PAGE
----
Health Care

Active Seniors ‘Wear’ Silver Sneakers

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YOUNGSTOWN, Ohio – Every day, seniors take to the pool at the Salem Community Center, to the treadmills at Buhl Community Recreation Center in Sharon, Pa., and the weight machines at Creekside Fitness & Health Center in Canfield. They go through fitness classes at the newly renovated Central YMCA downtown where they participate in everything from yoga to water aerobics.

And, perhaps most important, they’re socializing.

In a time when 10,000 Americans a day turn 65, Silver Sneakers offers those who need physical exercise and the friendship of their peers the most free access to fitness centers across the country.

“Fitness can be intimidating. If you’re coming in alone to this big gym, you don’t always know where to start,” says Courtney Angelo, assistant manager of Creekside. “Silver Sneakers is about being healthy and active and socializing with people. As you grow older, you might not have as much family around. So they can come out as a social activity.”

Silver Sneakers, created by Tennessee-based Tivity Health, reimburses fitness centers up to $30 per month per user, depending on how often they swipe their membership cards. Some centers, such as Salem Community Center and the YMCA of Youngstown, allow full use of their gyms and pools, while others only offer classes.

To become a certified Silver Sneakers instructor, trainers take an online test and attend one of the program’s seminars. There, they complete the entire class workout before heading to a classroom.

Among the classes Silver Sneakers offers are sessions that focus on cardio routines, yoga, flexibility, water aerobics, stability and Classic, a low-intensity class where participants use hand-held weights and resistance bands.

“They break down each segment. ‘This is the bicep curl for level one. Level two is one arm then the other. Level three is full extension,’ ” says the group fitness director at Buhl, Vicki Vargo. “It’s not just choreography. It’s the music, the presentation. You have to make it fun or they won’t come back.”

Each course has three levels of activity and instructors tweak the activities to meet the lowest common denominator. If one participant can’t do a certain part of the routine, Vargo explains, then that part is skipped or modified.

Among the entire membership of the Youngstown YMCA, President and CEO Thomas Gasce notes, the reason most drop their membership is because they aren’t using it.

When fitness seekers are engaged in their workouts, doing more than just the same few steps over and over again, they enjoy the session. With Silver Sneakers serving mostly seniors – there are other segments of the program, called Boom and Prime, aimed at younger generations – getting them active and keeping them that way improves their health and longevity.

“We just had a population health roundtable where we talked about chronic diseases and health and wellness programs. [Silver Sneakers] really helps that aging population become healthier,” Gasce says. “We have a very robust water aerobics class. It’s easy on the joints and it helps with arthritis. It’s crucial to health going forward.”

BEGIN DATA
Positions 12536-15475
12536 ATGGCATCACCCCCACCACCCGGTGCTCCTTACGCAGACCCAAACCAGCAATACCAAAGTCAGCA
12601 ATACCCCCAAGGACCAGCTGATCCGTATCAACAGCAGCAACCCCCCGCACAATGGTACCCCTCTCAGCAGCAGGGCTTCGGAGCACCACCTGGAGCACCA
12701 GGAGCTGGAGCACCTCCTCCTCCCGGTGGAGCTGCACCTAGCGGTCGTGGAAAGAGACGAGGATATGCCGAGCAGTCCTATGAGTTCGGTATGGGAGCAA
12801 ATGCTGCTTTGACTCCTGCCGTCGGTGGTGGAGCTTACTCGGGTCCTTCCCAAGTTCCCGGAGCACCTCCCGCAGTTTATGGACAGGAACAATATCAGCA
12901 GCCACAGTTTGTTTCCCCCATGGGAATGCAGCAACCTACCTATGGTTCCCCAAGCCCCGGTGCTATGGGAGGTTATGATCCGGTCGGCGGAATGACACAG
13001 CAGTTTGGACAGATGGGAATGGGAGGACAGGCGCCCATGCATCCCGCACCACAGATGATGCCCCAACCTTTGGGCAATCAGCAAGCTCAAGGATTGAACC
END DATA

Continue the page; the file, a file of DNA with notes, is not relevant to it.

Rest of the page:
The YMCA of Youngstown, one of the early adopters in the area, began its Silver Sneakers programs in 2005. Salem Community Center joined a year later, says Executive Director Heather Young, and participation has grown each succeeding year.

Part of the reason, she says, is the growing of number of health insurance plans that offer a Silver Sneakers membership. Many new members to the recreation center first come in because they got a Silver Sneakers mailer. Among current participants are AARP’s Medicare supplement insurance, Aetna, Anthem, Highmark, Humana, Medical Mutual and UnitedHealthcare.

“Insurance companies are getting on board with the preventive side of things versus just the treatment side of things. That’s what this is,” Young says. “They’re offering it in the hopes that through physical activity, you’re staying healthy and not utilizing the insurance needs as much.”

Fitness centers and YMCAs that accept Silver Sneakers are reimbursed up to $30 per month per user. That figure is usually below the cost of a standard membership, but from the perspective of the centers, it’s well worth it. By staying active – even if they visit once or twice a week – those over 65 have better immune systems, improved heart function and lower risk of chronic conditions such as diabetes, dementia and obesity.

Equally important, all four say, is the social aspect of the classes. For some members, Vargo says, a Silver Sneakers class may be the only time they’re interacting with others all day. Others may have lost close family members or seen their children move away. By joining Silver Sneakers they regain some sense of purpose.

At Buhl Recreation Center, Vargo has seen groups of racquetball players who’ve been together for decades move from the court to the pool and rib each other the same as before. At Creekside, one Silver Sneakers member brings in flowers every week, Angelo says. A group at the Davis YMCA in Boardman started a pickleball league.

“The founder, Rich Archer, said it’s grown beyond playing pickleball with each other. They celebrate birthdays and go to dinner,” Gasce says. “He said he has such good relationships with people he never knew before.”

For all fitness centers, that sense of community is one of the foremost purposes beyond physical fitness. “It’s a positive thing to have it here, to see how they love the classes and how it’s growing and how excited they get. We know them,” Angelo says. “This has helped them, but also us grow a community.”

Pictured: At Creekside Fitness & Health Center, general manager Lori Hillman leads a Silver Sneakers Classic class.

Published by The Business Journal, Youngstown, Ohio.